Most spinners have a stash of fibers at the ready for when inspiration strikes – and if a new fiber doesn’t make it onto the bobbin right away, it may get pushed to the bottom of that stash. Forgotten fibers run the risk of becoming compressed, which makes them more difficult to process and spin; unfortunately, that can also make them less desirable. In today’s post, we’ll show you how to give these “forgotten fibers” a makeover to create stunning batts you’ll want to spin with!
Begin by digging to the very bottom of that stash! Are there any fibers that haven’t seen the light of day in several months or years? Perhaps you have some rustic fibers that are beautiful in color, but aren’t as exciting to the touch. These “forgotten fibers” are the perfect candidate for your fiber makeover, and will comprise at least half of each 1-oz batt you create – so make sure there is enough of this base fiber for your desired project.
Find the Fluff
Just as there may be forlorn fibers lurking in your stash, there are probably also those random bits and bobs you collected over the years: fiber samples that came in a swap package or online order, leftover bits from a previous project, or those mysterious fibers that seem to show up (and multiply!) all on their own. You don’t have to limit yourself to prepared fibers, either – locks and other add-ins can add sparkle and texture to your resulting batt (click here to read our Guide to Additives from the Strauch blog archives).
Pro Tip: Especially if your Main Fiber is a little rustic or coarse, focus on softer and more luxurious Blending Fibers to add softness and spin-ability to your batt!
The colors you choose will vary based on personal preference, but we would be remiss if we didn’t cover the basics of color theory here. As you can see in the color wheel above, there are three main groups of colors: primary, secondary and tertiary. A primary color can be used to create all other colors (both secondary and tertiary) – think of them as the “building blocks” of color. For the purposes of choosing colors for your batt, a color wheel can be useful to find the hues that are similar in value (that is, the colors on either side of your chosen color) or the color that will “pop” when paired with your main color (usually, this is the color that is opposite your chosen color on the wheel).
Keep in mind that the temperature of each fiber’s color will also play a role as to whether or not they will “clash” when blended together. The right half of the color wheel comprises the warm colors of the spectrum, while the left half comprises the cool. Also remember that there are some combinations of colors known as “complementary colors” which cancel each other out when paired together. In terms of fiber blending, this can be an undesirable effect, as the colors can become a muddled grey or brown.
If you are struggling with choosing your colors, try using an “inspiration photo” as we have done in several previous posts (click here to check them out).
Weigh Your Options
Once you have chosen your fibers, it’s time to weigh each one so that you can divide them into groupings for each batt. The amount of fiber that your drum carder can comfortably hold will vary by model; in the example here, we are using a Strauch Petite to create a series of four 1-oz batts. Keep in mind that you will have a little bit of waste fiber during the process, so it’s best to have more fiber than you’ll actually need.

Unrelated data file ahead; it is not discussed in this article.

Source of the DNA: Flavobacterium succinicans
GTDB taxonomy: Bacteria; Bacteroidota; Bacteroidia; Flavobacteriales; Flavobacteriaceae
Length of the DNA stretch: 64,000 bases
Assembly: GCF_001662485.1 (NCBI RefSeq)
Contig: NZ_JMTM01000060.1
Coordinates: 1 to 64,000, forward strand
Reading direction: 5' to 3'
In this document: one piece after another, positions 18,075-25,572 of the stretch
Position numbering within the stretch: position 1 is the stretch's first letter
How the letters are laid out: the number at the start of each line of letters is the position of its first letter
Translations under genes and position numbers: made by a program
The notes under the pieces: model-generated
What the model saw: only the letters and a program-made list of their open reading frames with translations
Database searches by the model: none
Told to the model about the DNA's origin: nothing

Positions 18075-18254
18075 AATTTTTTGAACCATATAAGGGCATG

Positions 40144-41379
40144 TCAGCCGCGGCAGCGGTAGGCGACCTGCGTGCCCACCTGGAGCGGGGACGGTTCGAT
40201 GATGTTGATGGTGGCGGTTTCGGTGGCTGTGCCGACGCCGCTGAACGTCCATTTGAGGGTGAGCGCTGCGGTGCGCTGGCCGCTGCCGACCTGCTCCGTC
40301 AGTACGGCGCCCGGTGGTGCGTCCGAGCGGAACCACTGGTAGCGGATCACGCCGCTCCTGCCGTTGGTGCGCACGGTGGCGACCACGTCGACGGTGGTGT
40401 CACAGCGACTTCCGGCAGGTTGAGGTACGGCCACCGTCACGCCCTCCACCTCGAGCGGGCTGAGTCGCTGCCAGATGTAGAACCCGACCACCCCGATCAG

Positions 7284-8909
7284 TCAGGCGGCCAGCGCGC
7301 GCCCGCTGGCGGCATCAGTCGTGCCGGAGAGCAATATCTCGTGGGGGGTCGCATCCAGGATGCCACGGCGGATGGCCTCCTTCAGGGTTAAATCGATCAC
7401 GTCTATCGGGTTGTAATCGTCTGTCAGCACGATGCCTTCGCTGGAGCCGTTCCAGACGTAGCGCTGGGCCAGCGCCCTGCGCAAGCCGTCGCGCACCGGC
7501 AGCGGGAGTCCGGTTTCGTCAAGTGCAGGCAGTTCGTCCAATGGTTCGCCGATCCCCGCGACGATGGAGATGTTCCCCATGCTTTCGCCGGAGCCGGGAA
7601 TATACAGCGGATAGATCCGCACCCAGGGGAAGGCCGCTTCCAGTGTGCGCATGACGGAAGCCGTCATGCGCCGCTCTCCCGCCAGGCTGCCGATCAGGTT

If you wish to have each batt made up of the same exact blend of fibers, your math is quite easy: divide each fiber’s total weight by the desired number of batts (in this example, 4) to determine how much of a given fiber should be blended into each batt.
For a more varied set of batts, you can evenly distribute a portion of your fibers across all 4 batts, then choose specific fibers which will only be used here and there. Just make sure that the total weight for each fiber grouping is approximately 1 oz!
Your Blending Recipe
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Here are the fiber quantities we used for our sample project:
- Main Fiber (hand-dyed Polypay): 2.5 oz (note: should be at least half of your desired finished TOTAL weight for batts)
- Blending Fibers:
- Mixed Bamboo Fibers: .8 oz
- Mixed Merino Fibers: .9 oz
- Mohair Locks: .3 oz
TOTAL WEIGHT: 4.5 oz to make 4 1-oz batts
Fiber Distribution across each batt: .65 oz Main Fiber, .5 oz Mixed Fibers (note: only 2 batts had Mohair Locks; Mixed Bamboo and Mixed Merino Fibers were distributed across all 4 batts as you can see in the photo above).
Pro Tip: Be sure to tease out all fibers prior to processing.
When it’s time to start blending, follow this simple recipe for each grouping of fibers:
Divide your Main Fiber in half and blend the first half onto your drum carder to get a good base layer.
Begin processing each of your chosen Blending Fibers in whatever order you like – you may choose to create a gradient pattern or striping pattern across the width of the drum, or you could also blend fibers at random. Anything goes!
When you have processed all of your Blending Fibers, card the remaining portion of Main Fiber.
Remove your batt and repeat for each fiber grouping!
In our next blog post, we’ll share tips for working with batts to create beautiful handspun yarns as the second installment in our new “Fiber to Finished Object (FO)” Blog series. We hope you’ll share your own Fiber to FO project with us on Instagram using the #strauchfiber hashtag!
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